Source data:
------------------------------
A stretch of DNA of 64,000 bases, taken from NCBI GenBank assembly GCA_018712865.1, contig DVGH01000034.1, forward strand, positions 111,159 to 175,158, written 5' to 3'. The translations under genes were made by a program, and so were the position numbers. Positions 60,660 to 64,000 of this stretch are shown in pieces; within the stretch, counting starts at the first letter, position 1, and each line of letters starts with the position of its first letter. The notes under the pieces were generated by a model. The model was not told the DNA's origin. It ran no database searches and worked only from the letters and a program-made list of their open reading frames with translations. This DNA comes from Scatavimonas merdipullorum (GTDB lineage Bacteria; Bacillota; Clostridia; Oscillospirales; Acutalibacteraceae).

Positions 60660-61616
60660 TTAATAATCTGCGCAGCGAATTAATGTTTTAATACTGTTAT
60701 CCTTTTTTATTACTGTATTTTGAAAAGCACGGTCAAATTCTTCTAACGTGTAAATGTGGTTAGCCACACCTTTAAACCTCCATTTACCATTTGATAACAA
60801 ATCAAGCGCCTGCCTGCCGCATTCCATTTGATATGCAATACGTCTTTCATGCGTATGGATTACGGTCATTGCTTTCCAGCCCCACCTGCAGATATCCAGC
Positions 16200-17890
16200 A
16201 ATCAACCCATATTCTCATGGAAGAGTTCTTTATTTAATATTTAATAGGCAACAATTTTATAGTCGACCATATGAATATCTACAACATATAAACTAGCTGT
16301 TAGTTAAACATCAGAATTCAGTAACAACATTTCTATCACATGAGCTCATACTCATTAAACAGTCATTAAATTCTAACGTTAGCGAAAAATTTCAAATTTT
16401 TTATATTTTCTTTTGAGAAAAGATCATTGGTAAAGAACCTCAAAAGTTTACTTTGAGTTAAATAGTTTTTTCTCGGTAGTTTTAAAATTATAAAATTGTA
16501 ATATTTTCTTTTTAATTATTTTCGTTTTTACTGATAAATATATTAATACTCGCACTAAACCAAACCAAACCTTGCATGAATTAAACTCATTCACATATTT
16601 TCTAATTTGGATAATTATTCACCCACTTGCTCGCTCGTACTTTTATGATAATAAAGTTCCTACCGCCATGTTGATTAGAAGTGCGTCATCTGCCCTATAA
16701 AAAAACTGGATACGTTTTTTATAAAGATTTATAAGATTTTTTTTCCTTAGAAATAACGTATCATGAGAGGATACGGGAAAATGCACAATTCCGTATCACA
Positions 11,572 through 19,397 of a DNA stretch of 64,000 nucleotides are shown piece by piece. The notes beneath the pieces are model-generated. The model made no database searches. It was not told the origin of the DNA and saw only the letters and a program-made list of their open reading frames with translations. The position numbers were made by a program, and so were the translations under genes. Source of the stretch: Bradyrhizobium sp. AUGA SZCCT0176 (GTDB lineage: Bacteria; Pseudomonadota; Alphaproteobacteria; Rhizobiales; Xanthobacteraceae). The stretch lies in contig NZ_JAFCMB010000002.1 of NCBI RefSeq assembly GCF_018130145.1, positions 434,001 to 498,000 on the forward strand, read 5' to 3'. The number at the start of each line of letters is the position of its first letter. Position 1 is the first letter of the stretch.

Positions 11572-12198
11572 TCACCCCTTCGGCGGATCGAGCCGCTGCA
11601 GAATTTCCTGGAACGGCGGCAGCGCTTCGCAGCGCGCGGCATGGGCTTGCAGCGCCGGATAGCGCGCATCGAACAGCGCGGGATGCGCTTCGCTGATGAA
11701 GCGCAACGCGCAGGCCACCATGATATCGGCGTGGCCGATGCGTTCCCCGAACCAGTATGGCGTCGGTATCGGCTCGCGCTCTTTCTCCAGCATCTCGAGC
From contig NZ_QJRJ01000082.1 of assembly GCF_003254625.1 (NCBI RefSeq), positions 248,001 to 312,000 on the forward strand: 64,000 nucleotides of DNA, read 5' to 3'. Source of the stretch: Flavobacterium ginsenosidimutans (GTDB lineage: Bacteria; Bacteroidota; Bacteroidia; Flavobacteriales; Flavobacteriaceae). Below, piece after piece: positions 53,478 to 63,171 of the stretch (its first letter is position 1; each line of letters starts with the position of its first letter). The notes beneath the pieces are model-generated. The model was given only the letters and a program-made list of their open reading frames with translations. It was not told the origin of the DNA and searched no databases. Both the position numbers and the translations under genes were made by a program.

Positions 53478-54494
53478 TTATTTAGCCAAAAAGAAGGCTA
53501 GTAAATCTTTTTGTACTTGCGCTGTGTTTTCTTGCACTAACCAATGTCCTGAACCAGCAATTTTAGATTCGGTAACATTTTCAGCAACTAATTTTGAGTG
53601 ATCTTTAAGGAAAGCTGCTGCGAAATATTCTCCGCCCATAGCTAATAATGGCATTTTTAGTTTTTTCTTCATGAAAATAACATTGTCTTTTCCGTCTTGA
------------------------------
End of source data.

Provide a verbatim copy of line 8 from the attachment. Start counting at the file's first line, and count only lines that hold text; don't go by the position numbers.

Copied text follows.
16201 ATCAACCCATATTCTCATGGAAGAGTTCTTTATTTAATATTTAATAGGCAACAATTTTATAGTCGACCATATGAATATCTACAACATATAAACTAGCTGT